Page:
this gem of a post by the very honest and hilarious Hurrah For Gin - a fellow blogger who never fails to make me laugh out loud with her stick people drawings and their witty and true to life quotations. This post about 'the shitty guilt fairy' was perfectly apt for the way I was feeling when I discovered and read the post and it thankfully gave me the kick in the backside I needed to get back to the reality of parenting life again and to stop stressing that it wasn't all 'I love you's' and happy smiles. In case you didn't know, this parenting lark is hard and I'm going to be very real with my feelings in this post.
You see I was feeling upset and rather guilty that I had shouted at Tyler, having become annoyed at his lack of being able to do what he's told. I was so upset and guilty, in fact, that I just sat on the couch in silence - yes me, the person who never shuts up couldn't even muster a mumbled response to Jacek's ploys to get me to talk, surely he should have be delighted by the rare bit of peace!
Yes I shout sometimes, I may portray a picture here on the blog that everything is perfect and that we spend our days out in the beautiful nature that surrounds us, frolicking around like fawns on a gloriously grassy pasture, but that's far from the truth. I shout sometimes, but it's okay because I'm human and if you don't yet have kids then you won't know the frustration it brings when your mini human just won't listen to you, does things anyway no matter how many times you've warned them against it, even if it puts them in harms way and makes you look like a bad, incapable parent in the process, even though you've been doing your damn best all day. Apart from all that it's also completely mortifying when it happens in public and you're trying not to lose your shit. All I can do is my best, I'm not perfect... and neither is my child.
My son isn't perfect. *Bad mammy alert* aren't us mothers supposed to think that our little darlings are the most perfect beings ever to grace the face of the Earth? *Newsflash* They are not. Don't get me wrong, I love the bones of that child, but sometimes it's very hard to be his mother and I want to cry. The fact that he was defying my pleads to be good in a guard station (that's a police station for everyone not in Ireland) of all places - oh the irony of it all - demonstrates that he definitely isn't perfect and that he doesn't give a shizz about authority at all. I even joked with the guard about locking him up in the cells... christ, anything to stop him running and shouting at the top of his lungs, he even scratched me at one point too and he wasn't arrested for assault, the audacity of it all! I joke of course, but honestly, I could hardly raise my voice at him in the guard station, so he got the full brunt of my 'shouty mammy' side when we got back to the car... then the guilt set in.
He's far from perfect, he's like that nursery rhyme about the "girl with the curl right in the middle of her forehead and when she was good she was very, very good and when she was bad she was horrid" (how apt that he also has curly hair by the way!) - well he's the boy version of that and when he's acting up I just want to get away from him. He looks like a little angel with his big blue eyes and head of blonde curls, but he sure isn't one, not even close. I'll admit that when he's out in public with Jacek and I and he starts acting up I walk as fast as I can away from them, pretending they're not with me (tell me I'm not alone in this by the way, don't make me feel even worse!). I've been left feeling mortified after many an outing when he turns from a little angel into a complete nightmare and it leaves me feeling drained. I then feel like the worst mother ever because when he's being affectionate, loving, caring and kind he's the loveliest child I could ever imagine.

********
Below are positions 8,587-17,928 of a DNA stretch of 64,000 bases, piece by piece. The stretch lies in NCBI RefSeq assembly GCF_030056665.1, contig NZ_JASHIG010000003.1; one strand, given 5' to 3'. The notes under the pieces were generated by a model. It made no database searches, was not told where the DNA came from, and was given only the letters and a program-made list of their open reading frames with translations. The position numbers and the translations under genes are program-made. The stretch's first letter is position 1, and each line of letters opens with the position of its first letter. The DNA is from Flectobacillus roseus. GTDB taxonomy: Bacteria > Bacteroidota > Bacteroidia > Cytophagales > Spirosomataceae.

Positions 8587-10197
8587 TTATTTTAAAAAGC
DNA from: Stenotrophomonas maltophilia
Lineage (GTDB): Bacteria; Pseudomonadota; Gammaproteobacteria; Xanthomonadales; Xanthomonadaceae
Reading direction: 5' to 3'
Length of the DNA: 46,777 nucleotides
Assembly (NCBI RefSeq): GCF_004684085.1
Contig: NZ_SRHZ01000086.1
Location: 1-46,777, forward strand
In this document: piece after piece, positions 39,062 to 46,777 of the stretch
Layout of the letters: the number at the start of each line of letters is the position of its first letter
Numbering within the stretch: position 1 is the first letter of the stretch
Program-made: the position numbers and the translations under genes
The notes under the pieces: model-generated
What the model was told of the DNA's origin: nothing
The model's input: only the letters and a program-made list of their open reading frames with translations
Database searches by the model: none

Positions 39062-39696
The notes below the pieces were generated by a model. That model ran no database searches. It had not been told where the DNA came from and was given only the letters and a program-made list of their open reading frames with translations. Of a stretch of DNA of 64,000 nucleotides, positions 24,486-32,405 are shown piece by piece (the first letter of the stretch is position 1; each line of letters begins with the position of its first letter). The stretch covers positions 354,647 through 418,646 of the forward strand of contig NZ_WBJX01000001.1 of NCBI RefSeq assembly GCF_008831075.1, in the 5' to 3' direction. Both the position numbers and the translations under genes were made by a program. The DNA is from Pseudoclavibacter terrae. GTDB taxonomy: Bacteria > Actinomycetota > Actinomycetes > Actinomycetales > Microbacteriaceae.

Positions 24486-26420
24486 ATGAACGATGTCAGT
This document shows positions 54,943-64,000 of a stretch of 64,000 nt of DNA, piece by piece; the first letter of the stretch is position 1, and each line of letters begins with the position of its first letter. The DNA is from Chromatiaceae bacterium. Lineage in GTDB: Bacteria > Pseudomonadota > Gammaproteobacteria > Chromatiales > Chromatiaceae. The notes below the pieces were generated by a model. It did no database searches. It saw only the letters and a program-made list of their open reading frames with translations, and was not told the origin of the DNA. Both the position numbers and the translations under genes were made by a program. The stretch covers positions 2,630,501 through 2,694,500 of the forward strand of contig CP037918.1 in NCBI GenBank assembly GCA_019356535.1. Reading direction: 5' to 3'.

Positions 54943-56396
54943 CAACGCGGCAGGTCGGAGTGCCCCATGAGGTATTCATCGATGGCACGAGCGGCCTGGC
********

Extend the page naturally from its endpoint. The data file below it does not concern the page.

But as I said, he's not perfect. He's three years old. Can I expect him to be as good as gold all the time - as other children seem to be, especially in those moments where he's shouting and roaring, trying to wrangle himself from my grasp whilst I plead with him and try to stop him running off? In those moments it seems that everyone else's children are little angels.
The answer is no, because he's a human being too and he's not perfect. He's allowed to have tantrums and get frustrated - just as I do when technology doesn't work like it's supposed to for example, don't even come near me when the wifi cuts off for no reason! He's allowed to want a sense of freedom, to have free will and to be grumpy sometimes. He's three and he's only just learning how to talk properly, something he's still struggling with and the thing that gets blamed for the majority of his frustrations.
I just want him to be good and respectful. I want him to appreciate what I do for him, but it seems that no matter how many teepee picnics, bedtime stories, days out, presents or time I give him it's never enough, he always wants more and it's like a slap in the face to be honest. But I'll keep persevering, keep trying to make him happy, keep giving him the love, care and attention he needs and try my best to steer him on the right path in life. I'll keep trying my best because it's all I can do, but I have to remember that it's all he can do too.
So next time you're child makes you lose your rag, raise your voice, long for bedtime... remember, you're not perfect so it's okay. Remember you're doing the best you can and tell the guilt to go and F off. But also remember that your child is probably doing their best too, they're not perfect either, no matter how much you want them to be.
I'm not perfect... and neither is my child, but that's okay because we can be imperfect together.